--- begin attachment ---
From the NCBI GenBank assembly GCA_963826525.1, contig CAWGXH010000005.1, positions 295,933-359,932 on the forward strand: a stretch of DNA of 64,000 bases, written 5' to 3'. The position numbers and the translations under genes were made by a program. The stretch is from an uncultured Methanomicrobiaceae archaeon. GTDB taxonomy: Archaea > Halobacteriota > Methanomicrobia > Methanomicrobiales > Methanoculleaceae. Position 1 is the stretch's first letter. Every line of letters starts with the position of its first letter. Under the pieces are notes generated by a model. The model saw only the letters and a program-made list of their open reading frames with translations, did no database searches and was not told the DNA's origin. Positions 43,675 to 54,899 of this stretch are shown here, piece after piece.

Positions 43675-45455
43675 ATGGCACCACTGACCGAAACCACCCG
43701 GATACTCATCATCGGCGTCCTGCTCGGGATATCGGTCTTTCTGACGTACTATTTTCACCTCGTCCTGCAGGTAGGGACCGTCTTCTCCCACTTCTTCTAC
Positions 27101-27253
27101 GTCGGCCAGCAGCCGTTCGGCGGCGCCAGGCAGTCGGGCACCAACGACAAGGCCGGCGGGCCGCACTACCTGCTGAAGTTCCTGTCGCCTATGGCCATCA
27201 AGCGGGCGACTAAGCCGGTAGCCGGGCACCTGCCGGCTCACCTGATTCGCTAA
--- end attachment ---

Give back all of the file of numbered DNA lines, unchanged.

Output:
From the NCBI GenBank assembly GCA_963826525.1, contig CAWGXH010000005.1, positions 295,933-359,932 on the forward strand: a stretch of DNA of 64,000 bases, written 5' to 3'. The position numbers and the translations under genes were made by a program. The stretch is from an uncultured Methanomicrobiaceae archaeon. GTDB taxonomy: Archaea > Halobacteriota > Methanomicrobia > Methanomicrobiales > Methanoculleaceae. Position 1 is the stretch's first letter. Every line of letters starts with the position of its first letter. Under the pieces are notes generated by a model. The model saw only the letters and a program-made list of their open reading frames with translations, did no database searches and was not told the DNA's origin. Positions 43,675 to 54,899 of this stretch are shown here, piece after piece.

Positions 43675-45455
43675 ATGGCACCACTGACCGAAACCACCCG
43701 GATACTCATCATCGGCGTCCTGCTCGGGATATCGGTCTTTCTGACGTACTATTTTCACCTCGTCCTGCAGGTAGGGACCGTCTTCTCCCACTTCTTCTAC
Positions 27101-27253
27101 GTCGGCCAGCAGCCGTTCGGCGGCGCCAGGCAGTCGGGCACCAACGACAAGGCCGGCGGGCCGCACTACCTGCTGAAGTTCCTGTCGCCTATGGCCATCA
27201 AGCGGGCGACTAAGCCGGTAGCCGGGCACCTGCCGGCTCACCTGATTCGCTAA